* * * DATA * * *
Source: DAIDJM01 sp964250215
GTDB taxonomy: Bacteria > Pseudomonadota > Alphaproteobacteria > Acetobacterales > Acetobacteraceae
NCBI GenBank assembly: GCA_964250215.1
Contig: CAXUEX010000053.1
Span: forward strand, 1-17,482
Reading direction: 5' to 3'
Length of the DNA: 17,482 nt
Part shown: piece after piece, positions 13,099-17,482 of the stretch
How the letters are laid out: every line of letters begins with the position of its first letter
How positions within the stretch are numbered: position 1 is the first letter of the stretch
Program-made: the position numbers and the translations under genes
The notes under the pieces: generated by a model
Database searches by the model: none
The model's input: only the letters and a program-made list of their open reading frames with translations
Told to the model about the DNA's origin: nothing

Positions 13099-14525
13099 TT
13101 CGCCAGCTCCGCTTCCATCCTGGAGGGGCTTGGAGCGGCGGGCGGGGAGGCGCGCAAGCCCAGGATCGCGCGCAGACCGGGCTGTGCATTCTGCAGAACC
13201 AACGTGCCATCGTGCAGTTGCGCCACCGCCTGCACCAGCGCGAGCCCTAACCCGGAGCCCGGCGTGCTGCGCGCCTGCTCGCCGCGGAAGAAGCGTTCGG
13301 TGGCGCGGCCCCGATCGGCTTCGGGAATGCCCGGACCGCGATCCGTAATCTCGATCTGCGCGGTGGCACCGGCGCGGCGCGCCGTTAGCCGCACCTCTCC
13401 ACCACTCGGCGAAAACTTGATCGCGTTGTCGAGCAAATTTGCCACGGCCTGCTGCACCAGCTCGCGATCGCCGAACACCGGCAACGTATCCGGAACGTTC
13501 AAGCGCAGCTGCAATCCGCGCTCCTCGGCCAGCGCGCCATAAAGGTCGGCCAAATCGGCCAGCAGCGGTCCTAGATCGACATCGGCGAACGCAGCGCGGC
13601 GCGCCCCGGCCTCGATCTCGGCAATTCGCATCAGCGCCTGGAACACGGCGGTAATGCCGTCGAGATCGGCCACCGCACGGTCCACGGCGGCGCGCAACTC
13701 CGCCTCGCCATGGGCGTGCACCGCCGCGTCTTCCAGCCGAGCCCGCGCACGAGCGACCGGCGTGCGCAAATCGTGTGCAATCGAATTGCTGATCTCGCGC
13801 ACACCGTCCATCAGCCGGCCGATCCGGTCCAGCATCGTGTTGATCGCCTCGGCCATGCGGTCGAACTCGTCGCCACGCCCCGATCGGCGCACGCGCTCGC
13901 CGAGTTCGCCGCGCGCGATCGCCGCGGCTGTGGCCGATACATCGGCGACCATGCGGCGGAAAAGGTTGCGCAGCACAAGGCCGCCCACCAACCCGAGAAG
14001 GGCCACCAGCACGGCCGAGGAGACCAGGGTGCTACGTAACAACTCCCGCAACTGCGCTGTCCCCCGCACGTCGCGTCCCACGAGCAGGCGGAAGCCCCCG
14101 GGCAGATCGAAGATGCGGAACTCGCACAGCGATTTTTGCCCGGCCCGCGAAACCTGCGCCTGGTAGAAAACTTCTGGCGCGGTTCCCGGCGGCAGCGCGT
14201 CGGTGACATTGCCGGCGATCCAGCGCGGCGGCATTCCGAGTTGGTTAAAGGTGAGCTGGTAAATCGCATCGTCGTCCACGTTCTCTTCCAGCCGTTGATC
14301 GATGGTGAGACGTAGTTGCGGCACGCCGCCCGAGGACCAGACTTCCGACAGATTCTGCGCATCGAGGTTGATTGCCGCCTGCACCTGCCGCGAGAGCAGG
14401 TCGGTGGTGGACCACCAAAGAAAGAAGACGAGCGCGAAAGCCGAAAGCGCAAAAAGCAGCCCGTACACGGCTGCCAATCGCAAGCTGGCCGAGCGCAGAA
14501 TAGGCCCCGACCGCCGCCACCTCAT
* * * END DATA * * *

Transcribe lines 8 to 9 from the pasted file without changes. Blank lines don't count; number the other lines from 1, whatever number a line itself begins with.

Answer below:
Part shown: piece after piece, positions 13,099-17,482 of the stretch
How the letters are laid out: every line of letters begins with the position of its first letter